25 Chemometrics lecture advanced [elective specialisation subject] CREDITS 2 Tamás Jakusch, assistant professor oral examination By the end of the course students will have an understanding of processing experimental data making use of the tools of chemometrics, in particular the acquisition of maximum relevant information from given experimental data sets and the establishment of their reliability. Random events and chemical measurements. Statistical samples. Classification of data. Hierarchical and non-hierarchical cluster analysis. Comparison and interpretation of cluster analysis results. Treatment of outlying and missing points. Factor analysis and principal component analysis. Data preprocessing. Principles of factor analysis. Calculation and interpretation of factors. Fundamentals of principal component analysis. Calculation and interpretation of PCA results. Fundamentals of parameter estimation. Linear and nonlinear parameter estimation. The goodness of fit. Numeric and iterative methods of parameter estimation. Regression calculations in case of correlated variables. Principles of model set up, selection of variables. Biased parameter estimations: PCR and PLS. Correct statistical interpretation of chemical measurements. Relationship of chemical quantities. The task of calibration. Deriving kinetic and thermochemical parameters from chemical measurements. Recommended readings D.L. Massart, B.G.M. Vandeginste, Chemometrics A textbook, Elsevier, Amsterdam 1990 M. Otto, Chemometrics Statistics and Computer Application in Analytical Chemistry, Wiley-VCH, 1999 s Lecturing at the board supported by ready-made slides.
26 Nanocomposites lecture advanced [elective specialisation subject] CREDITS 2 Zoltán Kónya, professor oral and written examinations To enable students to appreciate nanodimension and manipulations on the nanoscale. Providing indepth knowledge about various nanocomposites. Nanocomposites: past and future What is a nanocomposite? Nanocomposites: past and present Myths Nomenclature Introduction to solids Atomic and molecular solids Primary, secondary and tertiary structure Effect of scale Properties Composites and nanocomposites Surface mechanical properties Rubbery, elasticity and viscoelasticity Diffusion and permeability Features of nanocomposites Nanoreinforcements Matrix materials Role of particle size Synthesis of nanocomposites Solvent-free processing (viscosity, non-newtonian flow, etc.) Solvent processing, in situ polymerization Thermo-kinetic processes Characterization of nanocomposites Methods for characterization Structure characterization (texture, scales in nanocomposites, physicochemical analysis, etc.) Physical properties (Mechanical properties, Barrier Properties etc.) Nanocomposites in nanotechnology Nanocomposites for special applications (hight) Recommended readings T.E. Twardowski, Introduction to Nanocomposite Materials (Properties, Processing, Characterization) J. Koo, Polymer Nanocomposites I. Capek, Nanocomposite structures and dispersions s Powerpoint presentations, also accessible on a dedicated website.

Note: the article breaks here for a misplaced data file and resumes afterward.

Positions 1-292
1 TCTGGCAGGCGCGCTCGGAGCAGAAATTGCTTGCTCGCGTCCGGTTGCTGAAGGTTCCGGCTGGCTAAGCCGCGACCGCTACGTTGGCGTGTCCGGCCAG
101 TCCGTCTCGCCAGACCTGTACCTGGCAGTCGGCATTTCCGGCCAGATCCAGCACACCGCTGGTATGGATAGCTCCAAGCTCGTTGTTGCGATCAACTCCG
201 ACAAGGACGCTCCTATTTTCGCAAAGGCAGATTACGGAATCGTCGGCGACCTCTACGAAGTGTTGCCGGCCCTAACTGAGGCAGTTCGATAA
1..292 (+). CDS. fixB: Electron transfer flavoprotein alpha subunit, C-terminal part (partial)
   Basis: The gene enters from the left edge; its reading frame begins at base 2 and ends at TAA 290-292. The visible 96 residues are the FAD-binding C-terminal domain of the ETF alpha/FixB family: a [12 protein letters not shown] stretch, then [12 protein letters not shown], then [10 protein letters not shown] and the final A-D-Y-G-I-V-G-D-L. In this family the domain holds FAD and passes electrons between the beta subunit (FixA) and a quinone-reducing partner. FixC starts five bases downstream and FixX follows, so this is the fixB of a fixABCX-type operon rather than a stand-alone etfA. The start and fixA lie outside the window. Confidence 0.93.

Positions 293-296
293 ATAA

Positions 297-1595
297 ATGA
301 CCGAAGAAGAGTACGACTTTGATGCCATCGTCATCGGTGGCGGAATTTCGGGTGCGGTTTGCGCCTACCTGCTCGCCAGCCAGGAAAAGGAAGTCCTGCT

27 Analytical quality assurance and quality control systems lecture advanced [elective specialisation subject] CREDITS 2 Krisztina Schrantz, assistant professor oral examination To provide an overview of quality assurance systems, focusing on the quality assurance in different analytical laboratories. To give a short insight in the ways of quality regulations in the EU. By the end of the course it is expected from students to able to theoretically organise the quality assurance of an analytical laboratory, to validate an analytical method and to have an overview of quality assurance systems. Quality assurance systems. Development of the systems, elements of accreditation procedure. The goal of the quality assurance handbook and its forms. Documentation of the enquiry data, reports. Internal auditing. Validation and documentation of analytical methods, goals of validation. Analytical parameters for validation. Evaluation of the system and method adequacy. Definition of the quality and its role in economic competition. Evolution of the quality assurance. Formation of the quality surveillance, phases of its development. Self-control, independent quality control and its methods, quality regulation. Quality direction and the fully comprehensive quality management. National and international regulations of the quality assurance. Unionisation and law phasing within the EU. Formation and development of standardization, product responsibility, consumer protection. Product and system certification, regulations for instruments, attesting and calibration. Development of the quality direction systems. Their structure and standardised certification. Formation, development and coordinating role of ISO 9000 standard. Reviewing and interpretation of ISO 9001:2000 standard. Formation and development of TQM. Quality awards, self evaluation and the EFQM model. The future of the direction systems, function orientated direction systems. Quality, environmental, information protection, workplace health protection and security direction systems. Recommended reading J.P. Dux: Handbook of Quality Assurance for the Analytical Laboratory, Van Nostrand Reinhold, Lecturing at the board supported by self-made power point slides.
28 Analytical sensors lecture advanced [elective specialisation subject] CREDITS 2 Gábor Galbács, associate professor oral examination To provide an overview of the basics of modern sensor technology and its application possibilities in analytical chemistry. Definition and classification of sensors and transducers. Physical, chemical and biosensors. Functions and applications of sensors and transducers in analytical chemistry and automated measurement systems. Construction and principle of operation of relevant modern sensor types including electrochemical (e.g., potentiometric and voltammetric) and photometric (absorptive, reflective and luminescence) types, as well as sensors used for the detection/measurement of mass, temperature, pressure, liquid/gas flow, with special emphasis on semiconductor and fiber optic based sensors. Practical examples for the measurement of ph, the concentration of metal ions in solutions, noxious gases and some compounds with a diagnostic value. Sensors in portable, remotely manageable and miniaturized measurement systems. Recommended reading R.W. Cattrall: Chemical Sensors, Oxford Chemistry Primers Series Vol. 52, Oxford University Press, J. Fraden: AIP Handbook of Modern Sensors, American Institute of Physics, B.E. Eggins: Chemical Sensors and Biosensors, John Wiley & Sons, T. Seiyama: Chemical Sensor Technology, Vol 1., Elsevier, E. Kress-Rogers: Handbook of Biosensors and Electronic Noses (Medicine, Food and the Environment), CRC Press, A.J. Bard, L. Faulkner: Electrochemical methods: Fundamentals and Applications, John Wiley and Sons, Lecturing at the board supported by multimedia presentations and demonstrations.